Tag Archives: Electric motorcycles

2022 Zero S, DS, and DSR | First Look Review

Zero Releases New S, DS, and DSR Models for 2022
The new 2022 Zero DSR.

Zero Motorcycles says that “unprecedented demand for electric motorcycles” has motivated its early release of new 2022 models, which are available now. Zero added that getting these models into dealers early will help them put “more riders on electric motorcycles than any other manufacturer.”

2022 Zero S

At the heart of the new 2022 Zero S naked street bike is a proprietary Z-Force 75-5 passively air-cooled, radial flux, interior permanent magnet, brushless motor, with energy supplied by a 7.2 kWh lithium-ion battery. The same setup can be found in the 2021 Zero FXE. Zero claims the new S can manage 89 miles of range through city streets and produces 78 lb-ft of torque and 46 horsepower with a top speed of 98 mph. It’s available in Twilight for $11,195. 

Zero Releases New S, DS, and DSR Models for 2022
The 2022 Zero S, finished in Twilight color scheme.

2022 Zero DS

The trail-ready 2022 Zero DS shares the same base configuration as the S including motor and battery, and Zero says the DS has an off-road range of 82 miles on a fully charged battery. The DS is available in Quicksand for $11,195.  

Zero Releases New S, DS, and DSR Models for 2022
The 2022 Zero DS in the Quicksand color scheme.

2022 Zero DSR

The 2022 Zero DSR is the sporty naked of the three and although it shares the same Z-Force 75-7 brushless motor, a more powerful 14.4 kWh power pack provides a claimed range of 163 miles of range and a top speed of 102 mph, while producing 116 lb-ft of torque and 70 horses. The DSR is finished in black and has an MSRP of $15,695.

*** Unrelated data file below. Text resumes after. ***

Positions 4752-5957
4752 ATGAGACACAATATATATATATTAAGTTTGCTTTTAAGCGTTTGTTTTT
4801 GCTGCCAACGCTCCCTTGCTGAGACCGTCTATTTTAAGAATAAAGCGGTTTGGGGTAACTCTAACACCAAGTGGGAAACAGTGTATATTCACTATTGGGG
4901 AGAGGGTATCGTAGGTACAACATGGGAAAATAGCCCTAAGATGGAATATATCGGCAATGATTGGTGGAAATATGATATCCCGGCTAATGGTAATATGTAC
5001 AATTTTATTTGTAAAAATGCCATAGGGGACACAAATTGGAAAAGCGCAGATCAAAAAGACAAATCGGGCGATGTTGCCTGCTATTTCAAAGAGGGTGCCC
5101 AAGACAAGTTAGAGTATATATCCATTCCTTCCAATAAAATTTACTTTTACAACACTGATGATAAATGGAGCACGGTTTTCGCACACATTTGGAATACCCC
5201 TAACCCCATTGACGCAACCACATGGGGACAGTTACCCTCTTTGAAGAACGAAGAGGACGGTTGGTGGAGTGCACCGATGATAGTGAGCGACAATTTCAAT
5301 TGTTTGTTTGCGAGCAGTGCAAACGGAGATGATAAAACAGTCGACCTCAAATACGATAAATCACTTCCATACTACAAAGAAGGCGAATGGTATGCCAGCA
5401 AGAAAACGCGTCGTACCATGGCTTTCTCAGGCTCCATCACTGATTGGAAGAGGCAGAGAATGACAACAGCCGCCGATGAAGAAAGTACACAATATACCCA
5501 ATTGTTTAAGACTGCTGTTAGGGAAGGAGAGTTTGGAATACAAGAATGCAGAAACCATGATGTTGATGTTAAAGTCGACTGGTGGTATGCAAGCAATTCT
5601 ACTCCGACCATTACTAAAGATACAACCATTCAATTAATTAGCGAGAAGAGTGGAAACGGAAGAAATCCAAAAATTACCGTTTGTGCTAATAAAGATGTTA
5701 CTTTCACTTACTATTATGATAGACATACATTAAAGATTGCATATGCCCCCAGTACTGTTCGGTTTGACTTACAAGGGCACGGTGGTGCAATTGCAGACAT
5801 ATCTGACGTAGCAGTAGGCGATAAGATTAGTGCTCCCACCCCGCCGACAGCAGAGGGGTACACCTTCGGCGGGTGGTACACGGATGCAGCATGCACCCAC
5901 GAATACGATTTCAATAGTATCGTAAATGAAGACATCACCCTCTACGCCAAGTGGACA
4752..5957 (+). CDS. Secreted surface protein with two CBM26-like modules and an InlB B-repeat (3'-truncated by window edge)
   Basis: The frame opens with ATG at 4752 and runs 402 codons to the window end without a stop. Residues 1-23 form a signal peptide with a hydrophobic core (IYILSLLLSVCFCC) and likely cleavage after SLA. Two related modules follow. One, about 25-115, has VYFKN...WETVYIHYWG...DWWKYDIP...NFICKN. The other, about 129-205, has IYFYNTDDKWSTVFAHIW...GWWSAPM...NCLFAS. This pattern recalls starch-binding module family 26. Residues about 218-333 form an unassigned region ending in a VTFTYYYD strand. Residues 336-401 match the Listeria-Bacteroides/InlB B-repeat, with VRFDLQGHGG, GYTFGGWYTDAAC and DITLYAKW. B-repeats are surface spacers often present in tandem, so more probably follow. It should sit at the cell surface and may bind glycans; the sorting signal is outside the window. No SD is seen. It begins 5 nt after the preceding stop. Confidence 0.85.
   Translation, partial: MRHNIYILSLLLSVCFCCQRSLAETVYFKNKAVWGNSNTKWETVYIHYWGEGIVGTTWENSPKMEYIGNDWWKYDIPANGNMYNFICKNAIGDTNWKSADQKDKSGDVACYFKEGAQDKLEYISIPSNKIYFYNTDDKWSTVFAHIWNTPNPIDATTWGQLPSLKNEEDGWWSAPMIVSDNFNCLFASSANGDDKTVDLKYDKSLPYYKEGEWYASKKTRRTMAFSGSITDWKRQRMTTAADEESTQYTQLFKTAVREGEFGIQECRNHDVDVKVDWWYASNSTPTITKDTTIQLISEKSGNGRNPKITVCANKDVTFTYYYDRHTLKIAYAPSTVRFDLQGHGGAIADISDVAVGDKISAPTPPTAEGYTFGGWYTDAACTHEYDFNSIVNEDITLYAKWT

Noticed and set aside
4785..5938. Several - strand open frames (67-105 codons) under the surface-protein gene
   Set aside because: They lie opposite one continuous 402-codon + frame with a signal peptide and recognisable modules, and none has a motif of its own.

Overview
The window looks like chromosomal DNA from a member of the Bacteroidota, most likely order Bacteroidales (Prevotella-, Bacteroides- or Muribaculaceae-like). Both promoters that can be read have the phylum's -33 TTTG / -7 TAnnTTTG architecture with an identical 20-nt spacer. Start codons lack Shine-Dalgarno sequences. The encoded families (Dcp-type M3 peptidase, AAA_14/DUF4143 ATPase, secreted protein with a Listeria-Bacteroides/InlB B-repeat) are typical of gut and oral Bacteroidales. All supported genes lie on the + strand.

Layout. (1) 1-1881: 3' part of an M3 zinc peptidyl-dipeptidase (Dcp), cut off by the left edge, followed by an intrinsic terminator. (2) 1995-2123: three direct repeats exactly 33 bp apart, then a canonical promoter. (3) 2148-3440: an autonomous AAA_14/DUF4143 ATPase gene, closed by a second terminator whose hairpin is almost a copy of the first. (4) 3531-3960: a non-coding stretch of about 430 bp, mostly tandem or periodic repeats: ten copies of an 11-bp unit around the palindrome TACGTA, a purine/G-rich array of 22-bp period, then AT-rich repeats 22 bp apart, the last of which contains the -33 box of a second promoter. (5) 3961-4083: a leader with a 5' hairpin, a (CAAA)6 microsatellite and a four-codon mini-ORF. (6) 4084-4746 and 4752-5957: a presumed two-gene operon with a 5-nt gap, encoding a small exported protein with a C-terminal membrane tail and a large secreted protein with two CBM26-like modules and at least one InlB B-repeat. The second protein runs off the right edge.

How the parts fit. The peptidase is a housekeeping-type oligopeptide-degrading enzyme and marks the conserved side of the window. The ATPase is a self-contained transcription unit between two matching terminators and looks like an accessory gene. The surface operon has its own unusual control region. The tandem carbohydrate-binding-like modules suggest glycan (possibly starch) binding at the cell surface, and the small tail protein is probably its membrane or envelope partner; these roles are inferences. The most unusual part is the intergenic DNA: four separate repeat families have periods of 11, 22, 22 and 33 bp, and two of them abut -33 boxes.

Zero Releases New S, DS, and DSR Models for 2022
The 2022 Zero DSR is equipped with a bigger and more powerful battery offering greater range and performance.

The 2022 Zero S, DS, and DSR are all powered controlled by the company’s proprietary Cypher II Operating System, which manages the motor, battery, Bosch ABS (standard on all three models), and the Bluetooth connectivity module, to pair the machine to the mobile app for rider customizations. All three models also benefit from an updated full-color, optically bonded, 5-inch TFT display.  

For more information, visit zeromotorcycles.com

Zero Releases New S, DS, and DSR Models for 2022

The post 2022 Zero S, DS, and DSR | First Look Review first appeared on Rider Magazine.
Source: RiderMagazine.com

Virtual test ride an electric bike

New Zealand electric bike company UBCO appears to be the first in the world to offer potential buyers a virtual test ride via 360-degree video or a cardboard virtual reality headset.

The range of Kiwi 2X2 electric bikes consist of an off-road 2X2 Work Bike and a 2X2 Adventure Bike with a top speed of 50km/h (limited to 45km/h in Europe) and weighing just 64kg (depending on the model). Range is around 130km between charges.